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Among the finds: one sizeable boot, believed to be from the 19th century, as well as ceramic and glassware items, and a bluestone pathway.
The excavation was required in order to remove concrete slabs to prepare to accommodate contractor vehicles and equipment to be used in later demolishing the nearby former Cadbury site.
This work will, in turn, make way for the planned new Dunedin Hospital.
Most of the items found were under some wooden foundations.
The excavated area was previously registered as an archaeological site, and the digging has been monitored by Underground Overground Archaeology, a firm of archaeological and heritage consultants, headquartered in Dunedin.
Archaeologist Dr Hayden Cawte, who oversaw the excavation for the firm, was surprised by the level of preservation of the artefacts and brickwork.
"With the foundations, you don't often see that level of structural detail, and the ceramic artefacts were in great condition," he said.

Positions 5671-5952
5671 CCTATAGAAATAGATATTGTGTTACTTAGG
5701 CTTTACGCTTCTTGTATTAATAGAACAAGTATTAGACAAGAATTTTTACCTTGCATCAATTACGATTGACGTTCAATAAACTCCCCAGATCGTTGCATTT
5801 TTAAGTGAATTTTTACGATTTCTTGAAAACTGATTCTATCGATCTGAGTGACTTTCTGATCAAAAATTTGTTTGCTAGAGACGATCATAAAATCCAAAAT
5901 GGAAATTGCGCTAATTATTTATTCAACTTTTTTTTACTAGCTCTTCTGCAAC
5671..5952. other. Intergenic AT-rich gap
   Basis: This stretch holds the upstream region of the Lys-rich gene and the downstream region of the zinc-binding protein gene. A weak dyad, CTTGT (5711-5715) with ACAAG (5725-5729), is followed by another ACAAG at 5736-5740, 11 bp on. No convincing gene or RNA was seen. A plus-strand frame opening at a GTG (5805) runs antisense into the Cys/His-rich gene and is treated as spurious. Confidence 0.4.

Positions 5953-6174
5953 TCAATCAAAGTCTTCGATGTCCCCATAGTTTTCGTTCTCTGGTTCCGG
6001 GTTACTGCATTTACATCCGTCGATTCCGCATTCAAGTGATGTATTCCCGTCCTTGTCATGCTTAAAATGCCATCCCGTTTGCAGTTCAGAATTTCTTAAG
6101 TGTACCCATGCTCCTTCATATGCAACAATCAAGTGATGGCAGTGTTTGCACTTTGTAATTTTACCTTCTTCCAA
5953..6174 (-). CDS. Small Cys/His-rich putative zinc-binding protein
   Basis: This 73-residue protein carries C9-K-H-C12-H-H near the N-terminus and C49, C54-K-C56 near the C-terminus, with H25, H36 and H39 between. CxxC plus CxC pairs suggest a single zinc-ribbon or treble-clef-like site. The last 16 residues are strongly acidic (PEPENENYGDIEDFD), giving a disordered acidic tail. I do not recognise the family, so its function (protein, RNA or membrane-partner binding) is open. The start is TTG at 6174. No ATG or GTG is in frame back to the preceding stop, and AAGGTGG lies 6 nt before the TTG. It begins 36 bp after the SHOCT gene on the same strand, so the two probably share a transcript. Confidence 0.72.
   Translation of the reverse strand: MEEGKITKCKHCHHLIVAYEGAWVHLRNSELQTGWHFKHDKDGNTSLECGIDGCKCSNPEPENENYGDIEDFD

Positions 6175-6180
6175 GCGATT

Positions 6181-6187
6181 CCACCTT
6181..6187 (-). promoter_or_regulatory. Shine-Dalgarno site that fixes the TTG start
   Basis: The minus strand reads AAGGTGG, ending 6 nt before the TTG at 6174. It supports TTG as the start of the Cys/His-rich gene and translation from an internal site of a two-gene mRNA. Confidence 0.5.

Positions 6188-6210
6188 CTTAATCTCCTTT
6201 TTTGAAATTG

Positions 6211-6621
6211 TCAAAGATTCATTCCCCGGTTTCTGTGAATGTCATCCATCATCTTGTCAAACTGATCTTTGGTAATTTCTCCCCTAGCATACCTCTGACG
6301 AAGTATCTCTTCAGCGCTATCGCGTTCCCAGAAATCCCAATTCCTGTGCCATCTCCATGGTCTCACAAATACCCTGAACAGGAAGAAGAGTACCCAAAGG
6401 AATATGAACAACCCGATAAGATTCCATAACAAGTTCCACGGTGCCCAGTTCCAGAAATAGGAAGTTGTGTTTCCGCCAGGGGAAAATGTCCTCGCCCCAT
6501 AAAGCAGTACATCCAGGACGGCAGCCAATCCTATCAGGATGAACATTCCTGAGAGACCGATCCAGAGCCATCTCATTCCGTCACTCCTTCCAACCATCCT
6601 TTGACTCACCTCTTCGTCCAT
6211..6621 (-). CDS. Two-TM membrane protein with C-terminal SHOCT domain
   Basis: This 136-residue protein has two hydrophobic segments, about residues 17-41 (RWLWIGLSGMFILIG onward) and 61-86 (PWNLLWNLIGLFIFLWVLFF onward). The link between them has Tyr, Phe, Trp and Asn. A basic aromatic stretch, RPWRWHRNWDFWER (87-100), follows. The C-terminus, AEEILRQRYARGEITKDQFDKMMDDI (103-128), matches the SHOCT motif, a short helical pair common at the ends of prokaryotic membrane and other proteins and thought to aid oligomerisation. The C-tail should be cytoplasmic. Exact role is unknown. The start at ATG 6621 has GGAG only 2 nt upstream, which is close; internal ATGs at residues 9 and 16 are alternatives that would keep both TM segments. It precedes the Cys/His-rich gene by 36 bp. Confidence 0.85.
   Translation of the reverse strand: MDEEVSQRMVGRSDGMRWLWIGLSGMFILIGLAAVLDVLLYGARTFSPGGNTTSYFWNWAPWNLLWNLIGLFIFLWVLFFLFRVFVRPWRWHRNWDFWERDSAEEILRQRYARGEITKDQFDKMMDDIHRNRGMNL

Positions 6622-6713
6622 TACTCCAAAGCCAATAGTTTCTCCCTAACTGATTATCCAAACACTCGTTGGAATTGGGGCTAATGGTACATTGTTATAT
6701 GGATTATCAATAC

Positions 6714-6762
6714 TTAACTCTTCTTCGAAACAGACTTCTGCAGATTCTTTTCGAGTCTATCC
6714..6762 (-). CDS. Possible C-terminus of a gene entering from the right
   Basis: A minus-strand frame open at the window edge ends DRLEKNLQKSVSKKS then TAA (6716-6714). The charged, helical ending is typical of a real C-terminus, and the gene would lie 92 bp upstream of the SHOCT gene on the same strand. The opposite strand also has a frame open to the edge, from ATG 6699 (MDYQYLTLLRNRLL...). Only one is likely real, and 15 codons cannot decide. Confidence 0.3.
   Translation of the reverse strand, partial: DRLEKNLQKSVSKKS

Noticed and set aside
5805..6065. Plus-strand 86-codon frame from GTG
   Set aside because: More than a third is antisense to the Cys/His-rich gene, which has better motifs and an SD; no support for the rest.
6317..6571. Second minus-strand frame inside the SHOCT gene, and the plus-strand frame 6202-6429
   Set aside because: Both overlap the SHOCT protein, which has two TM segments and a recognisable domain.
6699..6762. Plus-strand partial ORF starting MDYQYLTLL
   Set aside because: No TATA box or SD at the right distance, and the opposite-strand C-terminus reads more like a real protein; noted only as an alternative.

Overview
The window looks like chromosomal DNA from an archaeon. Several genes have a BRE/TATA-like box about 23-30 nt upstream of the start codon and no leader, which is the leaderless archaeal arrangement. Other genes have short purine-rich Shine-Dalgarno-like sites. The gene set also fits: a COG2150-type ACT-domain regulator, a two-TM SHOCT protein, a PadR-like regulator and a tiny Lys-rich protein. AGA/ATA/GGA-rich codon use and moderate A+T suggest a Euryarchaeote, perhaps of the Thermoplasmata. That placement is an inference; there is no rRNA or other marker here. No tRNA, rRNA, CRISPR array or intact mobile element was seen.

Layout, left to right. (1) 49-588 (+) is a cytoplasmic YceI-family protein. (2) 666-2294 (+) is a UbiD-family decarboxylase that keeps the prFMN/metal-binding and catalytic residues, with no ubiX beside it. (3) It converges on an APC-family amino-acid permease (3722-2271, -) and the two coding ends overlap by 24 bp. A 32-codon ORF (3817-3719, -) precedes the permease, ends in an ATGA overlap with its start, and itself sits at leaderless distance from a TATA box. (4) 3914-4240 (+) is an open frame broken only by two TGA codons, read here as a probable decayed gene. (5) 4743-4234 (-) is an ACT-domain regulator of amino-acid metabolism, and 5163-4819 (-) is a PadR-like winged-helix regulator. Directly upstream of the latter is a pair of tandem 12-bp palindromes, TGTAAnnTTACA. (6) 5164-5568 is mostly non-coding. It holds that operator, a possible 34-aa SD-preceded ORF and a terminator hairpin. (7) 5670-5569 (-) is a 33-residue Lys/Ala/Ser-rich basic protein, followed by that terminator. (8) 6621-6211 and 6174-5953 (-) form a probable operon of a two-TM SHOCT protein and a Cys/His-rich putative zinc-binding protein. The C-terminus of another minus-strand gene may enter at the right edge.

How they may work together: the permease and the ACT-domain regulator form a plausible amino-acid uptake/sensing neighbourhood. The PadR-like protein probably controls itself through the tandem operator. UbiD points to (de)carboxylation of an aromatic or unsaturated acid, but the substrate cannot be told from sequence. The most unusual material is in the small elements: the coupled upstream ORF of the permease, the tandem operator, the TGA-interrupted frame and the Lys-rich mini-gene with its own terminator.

The former car park had been an industrial area, which was home to coal sheds and a soap works in the 19th century.
And the various bluestone and brick-paved areas and a paved drainage trench showed the way efforts had then been made to improve a reclaimed harbour area that was initially boggy.
Several glass bottles and ceramic artefacts were found, including a stoneware bottle from Derby, England, and a container of Holloway's ointment, once marketed as a "cure of gout and rheumatism".
The amount of material that had been found was significant, given the relatively shallow excavation.
"It hints at the opportunities that are going to arise with the work that's going to be undertaken on the main hospital site," Dr Cawte added.